Have you heard about this? I hadn't. If you think the only goal in Afghanistan is to stamp out the Taliban, think again. An article in the October 2011 issue of Scientific American details the extensive mineral surveys that have been carried out there in the last year or so. Afghanistan is home to what may be the largest cache of rare earth elements in the world, with a potential to replace China as the largest extractor (~90%) of those atoms that lie in the lanthanide and actinide regions of the periodic table - the two rows that are typically pulled out of the chart. China, you may have heard, is severely restricting the export of rare earths - wanting to keep it for themselves - thereby triggering a near panic. Prices are rising so alarmingly that reopening mines in the U.S. has once again become profitable in spite of the crippling regulations that years ago closed down operations here (huge loss of jobs and tax revenue) and forced us to become reliant on offshore supplies - just like what is happening today with oil and gas, BTW. There are a lot more than rare earth elements available, though. According to a map published with the article, there are equally large reserves of copper, lithium, tin, lead, zinc, gold, silver, tungsten, <more>
It's that time of year again when balmy summer days are yielding to chilly autumn evenings, the kids are back in school, coats are on the racks in stores, and the college rankings are being published. U.S. New & World Report just released their findings of top colleges for 2010. You don't even need to read the article to guess that Harvard, Princeton, and Yale occupy the top three spots overall. The owners and editors (and their families and social circles) are affiliated with those institutions, so of course they will rank highest. You and I are more interested in the engineering school rankings - where real educations are had. MIT is in the #1 spot, followed by Stanford and UofC-Berkeley. Cornell and Purdue tie for #9. My alma matter, University of Vermont, places at an embarrassing #82 for overall ranking. It could have been worse, though; UofNC-Charlotte came in dead last. According to USN&WR, while the national unemployment rate hit 9.8% in 2010, it was only 5.4% among those with bachelor's degrees. Also, those with at least a Bachelor's degree earned on average 75% more in their lifetimes than those with only a HS diploma. Results are based on peer assessment surveys.
Mechanical clocks have been around for about a thousand years, and are thought to have had their origins in China in the form of water clocks. From there, mercury-driven escapement mechanisms were developed that greatly reduced the size and improved accuracy. Pendulum- and spring-driven escapements further reduced the volume requirement to where pocket and wristwatches were possible (via spring, not pendulum) by the end of the 19th century. Exact dates and names are hard to verify. Electronic clocks using crystals and then nuclear clocks using hyperfine transitions of atoms pushed accuracy and stability into the quantum mechanical realm. Fine clocks all, but none of them will last forever. Amazon founder Jeff Bezos aims to change that with his 10,000 Year Clock, saying, "In the year 4000, you'll go see this clock and you'll wonder, 'Why on Earth did they build this?'" Currently being assembled deep inside a Texas mountain, the Long Now Foundation and its team of designers and builders have made incredible progress. Few people are able to dedicate their lives to such a solitary task, in such a challenging environment. Read through the descriptions and watch the videos of how this project is being executed. It is utterly amazing!
has been a test of the Emergency Broadcast System. Had this been an actual emergency, you would have been
instructed where to go in your area for additional instructions." Do you remember back when you would be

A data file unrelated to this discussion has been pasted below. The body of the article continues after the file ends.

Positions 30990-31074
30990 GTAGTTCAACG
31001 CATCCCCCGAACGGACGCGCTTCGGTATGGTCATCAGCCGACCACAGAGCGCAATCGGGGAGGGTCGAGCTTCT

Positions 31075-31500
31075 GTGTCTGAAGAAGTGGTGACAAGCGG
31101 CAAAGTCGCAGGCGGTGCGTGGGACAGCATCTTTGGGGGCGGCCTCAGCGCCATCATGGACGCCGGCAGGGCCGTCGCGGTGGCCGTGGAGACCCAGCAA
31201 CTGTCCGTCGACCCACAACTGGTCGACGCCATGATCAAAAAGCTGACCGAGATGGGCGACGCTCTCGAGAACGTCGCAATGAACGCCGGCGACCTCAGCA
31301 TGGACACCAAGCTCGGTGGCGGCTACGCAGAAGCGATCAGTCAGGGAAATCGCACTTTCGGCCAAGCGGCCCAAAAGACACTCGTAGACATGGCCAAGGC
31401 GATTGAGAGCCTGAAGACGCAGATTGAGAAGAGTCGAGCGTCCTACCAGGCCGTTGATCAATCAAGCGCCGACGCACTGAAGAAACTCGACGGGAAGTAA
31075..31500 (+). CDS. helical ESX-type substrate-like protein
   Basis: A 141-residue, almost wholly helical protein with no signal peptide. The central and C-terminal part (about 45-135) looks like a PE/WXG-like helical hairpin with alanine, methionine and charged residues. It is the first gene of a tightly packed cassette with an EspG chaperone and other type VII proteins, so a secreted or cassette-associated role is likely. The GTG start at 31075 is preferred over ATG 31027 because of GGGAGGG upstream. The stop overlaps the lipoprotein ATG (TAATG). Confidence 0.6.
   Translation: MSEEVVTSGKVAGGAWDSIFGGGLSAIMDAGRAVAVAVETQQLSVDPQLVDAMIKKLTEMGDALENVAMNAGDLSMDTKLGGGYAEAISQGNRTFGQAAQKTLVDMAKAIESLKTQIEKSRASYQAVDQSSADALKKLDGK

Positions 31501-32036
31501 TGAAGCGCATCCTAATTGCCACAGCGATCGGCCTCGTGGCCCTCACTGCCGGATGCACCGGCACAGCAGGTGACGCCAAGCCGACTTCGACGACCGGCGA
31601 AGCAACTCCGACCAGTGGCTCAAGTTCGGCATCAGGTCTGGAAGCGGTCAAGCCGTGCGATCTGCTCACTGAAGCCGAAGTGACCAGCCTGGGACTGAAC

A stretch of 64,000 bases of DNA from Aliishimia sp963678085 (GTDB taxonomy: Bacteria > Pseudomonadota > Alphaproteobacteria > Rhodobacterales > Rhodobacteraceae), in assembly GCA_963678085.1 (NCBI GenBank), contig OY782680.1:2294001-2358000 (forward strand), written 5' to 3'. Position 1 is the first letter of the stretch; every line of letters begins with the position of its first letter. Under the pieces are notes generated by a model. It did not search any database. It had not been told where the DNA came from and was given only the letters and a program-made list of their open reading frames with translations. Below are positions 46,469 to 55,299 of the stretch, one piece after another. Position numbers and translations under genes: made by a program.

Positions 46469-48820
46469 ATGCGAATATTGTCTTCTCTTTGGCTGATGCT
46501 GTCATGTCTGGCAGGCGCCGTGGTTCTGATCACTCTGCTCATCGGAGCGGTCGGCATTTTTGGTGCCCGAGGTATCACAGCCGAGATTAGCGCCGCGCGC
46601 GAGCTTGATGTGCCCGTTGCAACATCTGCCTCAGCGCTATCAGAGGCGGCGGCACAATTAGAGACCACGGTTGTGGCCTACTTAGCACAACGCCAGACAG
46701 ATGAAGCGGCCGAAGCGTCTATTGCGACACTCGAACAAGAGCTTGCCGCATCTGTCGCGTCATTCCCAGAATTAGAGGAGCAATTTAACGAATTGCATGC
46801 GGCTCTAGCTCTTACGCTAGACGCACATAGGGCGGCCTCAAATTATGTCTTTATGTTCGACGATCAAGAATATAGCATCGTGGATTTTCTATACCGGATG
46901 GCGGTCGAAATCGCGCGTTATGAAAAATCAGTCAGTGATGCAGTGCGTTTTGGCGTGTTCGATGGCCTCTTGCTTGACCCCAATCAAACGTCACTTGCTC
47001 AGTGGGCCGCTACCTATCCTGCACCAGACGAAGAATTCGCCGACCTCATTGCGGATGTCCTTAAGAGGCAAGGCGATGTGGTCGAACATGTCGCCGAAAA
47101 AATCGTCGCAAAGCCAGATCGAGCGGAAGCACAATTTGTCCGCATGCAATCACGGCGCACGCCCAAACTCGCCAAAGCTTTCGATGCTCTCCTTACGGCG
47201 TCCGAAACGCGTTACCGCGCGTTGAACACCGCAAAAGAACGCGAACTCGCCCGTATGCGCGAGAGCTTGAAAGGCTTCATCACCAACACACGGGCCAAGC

All in the Family and suddenly a shrill tone constituted of a combination of 853 and 960 Hz sinewaves
would blast through the television's speakers, accompanied by these bars flashed onto the screen? It was
implemented in 1963 as a means of alerting citizens to current or potential critical events like a pack of
Ruskie ICBMs flying over the North Pole, an invasion force landing on American shores, or a mile-wide tornado
ripping a path through the Badlands of South Dakota. "The Emergency Broadcast System was established to
provide the President of the United States with an expeditious method of communicating with the American
public in the event of war, threat of war, or grave national crisis," so goes the official line. The
EBS, successor to CONELRAD, could be used for national or local emergencies. Radio and TV stations were
required to broadcast the test at least once per week. When an actual emergency did occur, a teletype message
was sent to affected areas that was specially coded to trip an audible alarm in the studios. Broadcasters then
initiated a procedure to interrupt the current show, play the, <more>
Electronics Weekly just published the results of their UK 2011 Salary Survey. A sample size was 1,160 engineering professionals found that in 2011 the average yearly salary for someone working on the UK electronics industry was £44,161 ($67,739). Evidently the average electronics worker looks like this: Male, aged 47, earns £44,000, had an increase of 2.6% in his last pay review, and is expecting a 2.2% increase next time, works in the South East for a firm with 1,331 employees and has worked there just under 9 years, has worked in the industry for 17 years, works in design / development engineering for a company in the aerospace / military / security sector, keeps an eye on the jobs market, and uses a mobile phone with Internet access.
You probably read recently of the San Francisco's Bay Area Rapid Transit (BART - good acronym, as in Simpson) shutting down cellphone service in order to thwart a rumored attempt to organize a flash mob attack. 1st Amendment groups have sued BART over the action. Also in the news has been the government's plan for being able to shut down the Internet in the event of a national emergency (defined as whatever they need it to mean). We already know that Big Brother has the capability to universally control both wired and wireless phone service. OnStar-equipped vehicles have been shut down remotely by law enforcement. It all seems very Orwellian, but it began before the publication of "1984" (in 1949). Did George just dream up the book's theme of total government control and a lemming populace, or did it come from astute observations of past behavior that was projected into the future? On December 8, 1941, the day after the Japanese attack on Pearl Harbor, the FCC issued a "Notice to All Amateur Licensees" that began thusly: "All amateur licensees are hereby notified that the Commission has ordered the immediate suspension of all amateur radio operation in the continental United States, its territories, and possessions." <more>